When it comes to ad networks, Google is the undisputed king of the heap.
Although the inner workings of the ad platform remain very mysterious, it yields a mighty $100 million in revenue for the Big G every day. This makes it far and away the biggest digital ad service in the world today – and, of course, the most visible.
Google itself services about 40,000 search queries on average every second.
That’s about 3.4 billion searches daily.
By comparison, its competitor Bing doesn’t quite measure up.
By recent estimates, Bing delivers results for about 874,000 searches a day. That’s only a tiny fraction of the visibility offered by Google. However, that’s not the whole story: the underdog search engine offers a completely different landscape for marketers to take advantage of.
Is Bing worth the money? In some instances, it may be a wise investment.
Take these factors into account when making your decision:
Bing Ads are Less Competitive – And Therefore Less Expensive
Although Bing brings in fewer clicks overall, it’s much easier to put your content in front of the most relevant traffic. In many categories, cost per click is lower on average than it is on Google. Plus, ad position tends to be higher than on Google for similar ad spends.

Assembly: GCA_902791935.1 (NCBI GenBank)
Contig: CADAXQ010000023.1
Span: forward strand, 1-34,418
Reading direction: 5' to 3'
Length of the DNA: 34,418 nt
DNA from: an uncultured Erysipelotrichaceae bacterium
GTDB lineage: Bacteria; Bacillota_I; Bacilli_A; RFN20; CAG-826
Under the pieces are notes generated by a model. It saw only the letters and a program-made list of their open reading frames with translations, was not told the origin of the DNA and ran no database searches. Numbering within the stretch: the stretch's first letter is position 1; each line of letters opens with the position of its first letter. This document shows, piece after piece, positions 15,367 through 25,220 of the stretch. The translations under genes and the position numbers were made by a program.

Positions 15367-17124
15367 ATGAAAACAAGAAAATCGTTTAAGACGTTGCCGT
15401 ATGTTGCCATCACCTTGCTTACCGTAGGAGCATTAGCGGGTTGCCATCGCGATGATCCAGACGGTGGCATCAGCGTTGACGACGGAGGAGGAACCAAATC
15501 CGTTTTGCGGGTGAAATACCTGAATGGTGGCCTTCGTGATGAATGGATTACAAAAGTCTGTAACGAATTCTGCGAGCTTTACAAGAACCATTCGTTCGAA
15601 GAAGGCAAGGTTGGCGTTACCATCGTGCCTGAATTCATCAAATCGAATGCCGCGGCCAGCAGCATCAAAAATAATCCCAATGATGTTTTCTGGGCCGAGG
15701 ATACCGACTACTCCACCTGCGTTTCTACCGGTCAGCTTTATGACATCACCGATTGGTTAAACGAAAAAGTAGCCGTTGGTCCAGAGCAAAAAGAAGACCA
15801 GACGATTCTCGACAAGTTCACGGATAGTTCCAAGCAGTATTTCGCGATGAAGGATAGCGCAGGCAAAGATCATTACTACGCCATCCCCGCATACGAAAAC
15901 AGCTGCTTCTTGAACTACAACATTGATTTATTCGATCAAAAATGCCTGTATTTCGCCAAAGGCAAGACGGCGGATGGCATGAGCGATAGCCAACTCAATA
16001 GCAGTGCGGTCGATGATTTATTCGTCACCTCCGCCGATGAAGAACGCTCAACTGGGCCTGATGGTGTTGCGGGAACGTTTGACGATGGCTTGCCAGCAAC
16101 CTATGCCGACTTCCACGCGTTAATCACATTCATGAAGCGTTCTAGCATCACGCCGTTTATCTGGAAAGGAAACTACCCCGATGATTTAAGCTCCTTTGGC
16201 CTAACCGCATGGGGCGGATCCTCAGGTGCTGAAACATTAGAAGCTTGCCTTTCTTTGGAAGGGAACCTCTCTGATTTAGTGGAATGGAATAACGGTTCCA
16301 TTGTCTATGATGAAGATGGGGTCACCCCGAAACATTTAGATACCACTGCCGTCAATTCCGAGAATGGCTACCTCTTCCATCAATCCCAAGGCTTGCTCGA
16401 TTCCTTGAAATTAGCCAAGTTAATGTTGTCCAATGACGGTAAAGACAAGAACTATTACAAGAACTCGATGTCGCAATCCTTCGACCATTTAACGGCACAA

Bing Ads Offer Sophisticated Demographic Control
Google Ads provides demographic options for its display ads, but Bing takes this one step further with demographics on its search ads. Its gender and age-based targeting allow you to align your messaging with the paid traffic you receive from Bing.
Bing is More Adventurous With its Social Extensions
So far, Bing has shown more panache when it comes to integrating social features into its search results. Its social extensions cover a wider range of networks than does Google’s. That’s partly because, until recently, Google had been focused on its own ailing G+ service.
Bing Ads Empower You With Search Partner Targeting
Google has a tremendous and growing list of search partners, and keeping them all straight can be a challenge. It’s “all or nothing” when it comes to including search partners in your Google strategy, whereas Bing allows you a greater level of flexibility at the ad group level.
Bing Doesn’t Force You to Use “Close Variants”
Close variants are things like incorrect spellings and grammatical stems that dilute ad specificity. They’ve recently become a requirement on Google, to the bewilderment of both advertisers and many users. On the contrary, phrase and exact match still work in traditional ways on Bing.
Bing might not be the playground of the internet that Google is, but it still has much to offer savvy marketers. If you have the budget and the willingness to learn its intricacies, it shouldn’t be overlooked.